It’s deja vu all over again for President Trump’s travel ban. This week, a federal court in Hawaii blocked the latest version of the president’s controversial executive order from going into effect, only seven months after the same court put a similar hold on Trump’s second travel ban.
Much has happened in those seven months. After multiple unfavorable lower level rulings, the second ban finally reached the Supreme Court this summer. But the justices ultimately declined to hear the case during the court’s fall session, arguing that the issue was moot since the order had already expired.
Continue reading “Trump’s Travel Ban: Third Time Not a Charm”
The nation’s opioid epidemic is not only making it very difficult for employers to fill job vacancies in a tight labor market, but it’s also costing them billions in health care costs and lost productivity. Unfortunately, there’s still much confusion among employers about these painkillers, how they affect worker safety and recovery and what to do about them.
In some parts of the country, up to one-third of job applicants are failing pre-employment drug screening. Industries that addiction hits hardest include construction, food service, entertainment, hospitality and transportation. Opioid misuse is linked to a 20% decline in workforce participation, despite the booming economy.
Continue reading “Employers’ Strategies for Opioid Abuse”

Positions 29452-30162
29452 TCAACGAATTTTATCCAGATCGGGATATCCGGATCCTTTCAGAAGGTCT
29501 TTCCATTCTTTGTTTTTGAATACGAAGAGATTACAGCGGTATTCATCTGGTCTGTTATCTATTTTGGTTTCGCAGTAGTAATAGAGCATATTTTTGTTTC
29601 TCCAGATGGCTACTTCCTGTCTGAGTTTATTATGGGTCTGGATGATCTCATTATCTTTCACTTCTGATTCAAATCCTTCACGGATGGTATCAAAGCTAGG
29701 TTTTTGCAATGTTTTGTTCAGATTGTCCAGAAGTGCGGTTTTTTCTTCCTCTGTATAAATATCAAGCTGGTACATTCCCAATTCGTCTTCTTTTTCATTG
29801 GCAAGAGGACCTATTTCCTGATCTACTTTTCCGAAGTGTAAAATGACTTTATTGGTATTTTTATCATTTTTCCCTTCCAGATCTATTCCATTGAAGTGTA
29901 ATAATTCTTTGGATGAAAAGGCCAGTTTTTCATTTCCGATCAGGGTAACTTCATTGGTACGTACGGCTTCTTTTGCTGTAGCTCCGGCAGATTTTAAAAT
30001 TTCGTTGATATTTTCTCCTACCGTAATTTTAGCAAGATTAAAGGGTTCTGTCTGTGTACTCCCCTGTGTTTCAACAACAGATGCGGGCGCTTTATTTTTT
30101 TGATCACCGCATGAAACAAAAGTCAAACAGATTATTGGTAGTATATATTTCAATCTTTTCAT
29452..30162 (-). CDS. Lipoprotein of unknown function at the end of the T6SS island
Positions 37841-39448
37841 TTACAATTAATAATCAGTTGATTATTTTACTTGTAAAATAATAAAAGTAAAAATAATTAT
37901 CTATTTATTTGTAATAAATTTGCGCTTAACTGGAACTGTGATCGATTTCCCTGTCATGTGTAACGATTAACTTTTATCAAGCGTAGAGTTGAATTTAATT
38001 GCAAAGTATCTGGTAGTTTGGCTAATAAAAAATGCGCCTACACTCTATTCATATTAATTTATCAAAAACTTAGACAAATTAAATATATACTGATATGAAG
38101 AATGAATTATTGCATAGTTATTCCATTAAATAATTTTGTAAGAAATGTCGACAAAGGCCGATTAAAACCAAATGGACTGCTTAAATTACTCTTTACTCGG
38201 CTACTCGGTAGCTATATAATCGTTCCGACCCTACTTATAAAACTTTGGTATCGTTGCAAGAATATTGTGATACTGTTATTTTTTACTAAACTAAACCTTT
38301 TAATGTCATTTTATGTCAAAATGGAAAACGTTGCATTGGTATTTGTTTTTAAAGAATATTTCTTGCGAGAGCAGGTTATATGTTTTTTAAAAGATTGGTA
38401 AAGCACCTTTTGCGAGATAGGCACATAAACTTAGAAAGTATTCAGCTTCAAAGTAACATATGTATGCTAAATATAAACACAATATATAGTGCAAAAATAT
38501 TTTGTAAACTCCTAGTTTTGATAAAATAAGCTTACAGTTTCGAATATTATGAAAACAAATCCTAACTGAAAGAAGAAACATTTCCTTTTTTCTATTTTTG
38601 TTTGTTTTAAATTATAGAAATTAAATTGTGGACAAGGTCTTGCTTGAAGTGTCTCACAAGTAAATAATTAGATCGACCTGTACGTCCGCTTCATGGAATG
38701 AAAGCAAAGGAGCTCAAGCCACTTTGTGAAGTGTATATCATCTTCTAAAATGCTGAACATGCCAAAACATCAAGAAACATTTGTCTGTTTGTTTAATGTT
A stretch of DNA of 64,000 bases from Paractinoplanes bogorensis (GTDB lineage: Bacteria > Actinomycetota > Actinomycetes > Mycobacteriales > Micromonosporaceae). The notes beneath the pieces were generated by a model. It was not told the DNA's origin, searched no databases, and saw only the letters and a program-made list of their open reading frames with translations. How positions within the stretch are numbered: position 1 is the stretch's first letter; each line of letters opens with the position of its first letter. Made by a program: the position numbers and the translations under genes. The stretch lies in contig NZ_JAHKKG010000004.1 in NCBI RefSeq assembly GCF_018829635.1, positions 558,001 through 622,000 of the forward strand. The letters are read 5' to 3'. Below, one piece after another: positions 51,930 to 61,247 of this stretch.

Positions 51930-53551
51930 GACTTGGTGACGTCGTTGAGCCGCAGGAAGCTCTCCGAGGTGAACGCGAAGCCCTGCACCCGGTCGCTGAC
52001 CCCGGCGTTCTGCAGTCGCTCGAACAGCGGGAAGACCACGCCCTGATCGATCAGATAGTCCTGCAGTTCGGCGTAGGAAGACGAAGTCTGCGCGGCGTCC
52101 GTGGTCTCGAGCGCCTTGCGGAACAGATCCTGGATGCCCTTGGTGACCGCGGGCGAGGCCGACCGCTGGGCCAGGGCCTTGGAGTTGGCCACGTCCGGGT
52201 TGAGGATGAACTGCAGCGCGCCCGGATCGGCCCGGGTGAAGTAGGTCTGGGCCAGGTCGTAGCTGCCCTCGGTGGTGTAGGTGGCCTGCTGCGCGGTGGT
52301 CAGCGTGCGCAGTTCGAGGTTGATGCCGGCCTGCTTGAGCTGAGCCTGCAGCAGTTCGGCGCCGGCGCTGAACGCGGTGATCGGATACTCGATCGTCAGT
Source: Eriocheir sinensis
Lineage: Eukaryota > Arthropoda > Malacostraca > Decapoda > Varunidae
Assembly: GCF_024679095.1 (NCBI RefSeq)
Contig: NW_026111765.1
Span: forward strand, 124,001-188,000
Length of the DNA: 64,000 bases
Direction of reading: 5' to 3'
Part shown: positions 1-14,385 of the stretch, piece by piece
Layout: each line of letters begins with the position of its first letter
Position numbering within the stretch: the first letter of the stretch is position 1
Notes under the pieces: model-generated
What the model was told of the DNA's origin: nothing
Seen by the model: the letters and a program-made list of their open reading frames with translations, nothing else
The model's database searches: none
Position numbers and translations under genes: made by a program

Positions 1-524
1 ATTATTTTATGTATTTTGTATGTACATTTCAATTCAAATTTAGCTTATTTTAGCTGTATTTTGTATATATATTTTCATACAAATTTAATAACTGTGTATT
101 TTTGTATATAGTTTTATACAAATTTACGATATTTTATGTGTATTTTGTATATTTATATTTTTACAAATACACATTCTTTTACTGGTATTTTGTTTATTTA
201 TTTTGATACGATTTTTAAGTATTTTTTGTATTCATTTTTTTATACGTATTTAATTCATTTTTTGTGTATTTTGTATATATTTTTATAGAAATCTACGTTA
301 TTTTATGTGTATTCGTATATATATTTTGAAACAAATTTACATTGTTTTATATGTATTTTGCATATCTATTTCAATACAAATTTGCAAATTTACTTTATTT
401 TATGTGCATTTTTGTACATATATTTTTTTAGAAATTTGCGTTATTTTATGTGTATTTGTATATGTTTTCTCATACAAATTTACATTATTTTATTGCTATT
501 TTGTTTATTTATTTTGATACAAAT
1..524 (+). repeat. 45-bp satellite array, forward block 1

Apple’s new facial recognition technology will bring facial biometrics into the mainstream. The tech giant’s new $1,000 iPhone X will let users scan their face for added security when paying at the grocery store or signing into a bank account. The high-end phone is one of three new iPhone models, and the only version with facial recognition. But the top-tier iPhone X could end up netting one-third of all sales of the new iPhone fleet. That would put the new tech in the hands of 70 million or more users around the world within 12 months, barring severe shipping delays or supply shortages. Continue reading “Apple Brings Facial Recognition to the Masses”
President Trump’s latest move to stop certain Obamacare subsidies to insurers will add more instability to an already fragile marketplace. The president’s decision to cut off the cost-sharing subsidies is the latest in a series of actions aimed at undermining the law. Payments are expected to stop as of November. Estimates put the loss for insurers at about $1.2 billion this year and $7 billion in 2018. The move comes just as insurers are regaining profitability after years of losses. Continue reading “Another Blow to Obamacare by Trump”